• What do they hang their hat on?
  • Etc.

We capture all of these characteristics in a spreadsheet so we can color code things and move stuff around easily. 

What are your uniques?

What is unique to your brand? Now that you’ve assessed your competitors, take a look inward to find what is truly unique for your company, brand or service. When you’re doing this, don’t be afraid to list things that on the surface could seem like a negative. For example, don’t be afraid to say:

  • We’re new
  • We’re young
  • We’re small
  • We’re slow
  • We’re weird
  • Etc.

If you’ve ever heard the words “boxy but good” you know that Volvo famously used the boxy shape of their cars to launch an advertising campaign that sticks to this day.

Value Mapping

Value mapping is the process of mapping the things that make your brand unique to the benefits they produce. It’s those benefits (not the features) that are what represent value to customers. Take all of the attributes that make you unique and start to group them into some logical categories. We suggest no fewer than 3 and no more than 7 categories. Now, ask yourself this question for each group: What benefit does this attribute enable for customers? Here’s what this looked like for one of our clients in the financial category.

Consider: what benefit does this attribute enable for customers?

Conduct customer interviews to determine your current brand position

You could even go one step further and do customer interviews. At Motive3, we LOVE customer interviews because they tend to give us all the answers we can’t find in the data. And, the verbatims tend to be pure gold for copywriting.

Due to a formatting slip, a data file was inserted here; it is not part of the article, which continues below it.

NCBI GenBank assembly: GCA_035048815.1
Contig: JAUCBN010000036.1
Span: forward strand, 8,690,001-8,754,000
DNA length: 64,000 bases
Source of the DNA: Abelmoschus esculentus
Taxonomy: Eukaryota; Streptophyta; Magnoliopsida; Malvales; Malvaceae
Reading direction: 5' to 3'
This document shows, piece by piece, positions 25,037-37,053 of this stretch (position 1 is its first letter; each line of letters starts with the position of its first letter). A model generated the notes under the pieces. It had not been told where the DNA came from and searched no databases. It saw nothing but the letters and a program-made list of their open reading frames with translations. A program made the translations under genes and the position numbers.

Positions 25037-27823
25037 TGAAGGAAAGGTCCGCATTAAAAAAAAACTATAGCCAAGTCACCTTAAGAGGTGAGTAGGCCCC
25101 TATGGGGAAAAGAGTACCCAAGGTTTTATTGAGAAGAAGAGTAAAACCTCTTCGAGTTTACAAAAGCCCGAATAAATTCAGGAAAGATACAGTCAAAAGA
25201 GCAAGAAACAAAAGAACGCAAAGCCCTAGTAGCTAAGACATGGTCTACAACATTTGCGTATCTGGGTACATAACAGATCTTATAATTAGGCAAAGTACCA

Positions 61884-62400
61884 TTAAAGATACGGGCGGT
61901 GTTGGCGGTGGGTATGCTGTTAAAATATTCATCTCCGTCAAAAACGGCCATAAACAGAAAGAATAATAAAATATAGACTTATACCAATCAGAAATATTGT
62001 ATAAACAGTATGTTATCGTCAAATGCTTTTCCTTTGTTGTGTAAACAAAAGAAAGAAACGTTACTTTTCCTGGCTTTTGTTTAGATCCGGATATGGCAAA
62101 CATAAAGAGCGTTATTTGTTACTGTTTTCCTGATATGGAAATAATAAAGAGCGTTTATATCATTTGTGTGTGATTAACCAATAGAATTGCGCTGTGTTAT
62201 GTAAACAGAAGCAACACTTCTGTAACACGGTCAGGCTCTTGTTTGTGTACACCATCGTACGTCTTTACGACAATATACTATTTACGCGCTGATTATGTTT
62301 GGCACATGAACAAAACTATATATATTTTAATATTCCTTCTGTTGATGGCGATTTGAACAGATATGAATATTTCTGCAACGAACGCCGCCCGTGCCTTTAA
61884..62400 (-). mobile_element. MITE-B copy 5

Customer Segmentation (or refining your customer targets)

Customer segmentation is the process of narrowing the full field of possible customers (sometimes called the total addressable market) down to the set of customers that are likely to find the most value in your unique offering. When you look at the benefits that you enable, ask yourself two questions. 

  1. Who will most find value in these benefits? 
  2. Who will least find value in these benefits?

Why both questions? Because this isn’t a theoretical exercise. Not everyone will find the safety of a Volvo as the thing they value most. Don’t believe me? Drive around your neighborhood and try to find a motorcycle and a Volvo parked in the same driveway. Some folks value freedom or excitement more than they value safety.

Plot your competitors on a positioning map

The purpose of a positioning map during a positioning strategy exercise is to find a place where you can claim a difference. Practically, a positioning map is a visual representation of how your brand is perceived by customers. When creating your positioning map, the axes should represent the key dimensions or benefits that you produced in your value mapping work. The map is a great stress test to see how well you’re differentiated from your competitors inside your category. 

Your goal is to develop a map where you hold a dominant position relative to the companies you sell against with your best customer segment. Hence, you might need to work through a handful of iterations before you find one that helps shape where you want to stake your claim of difference.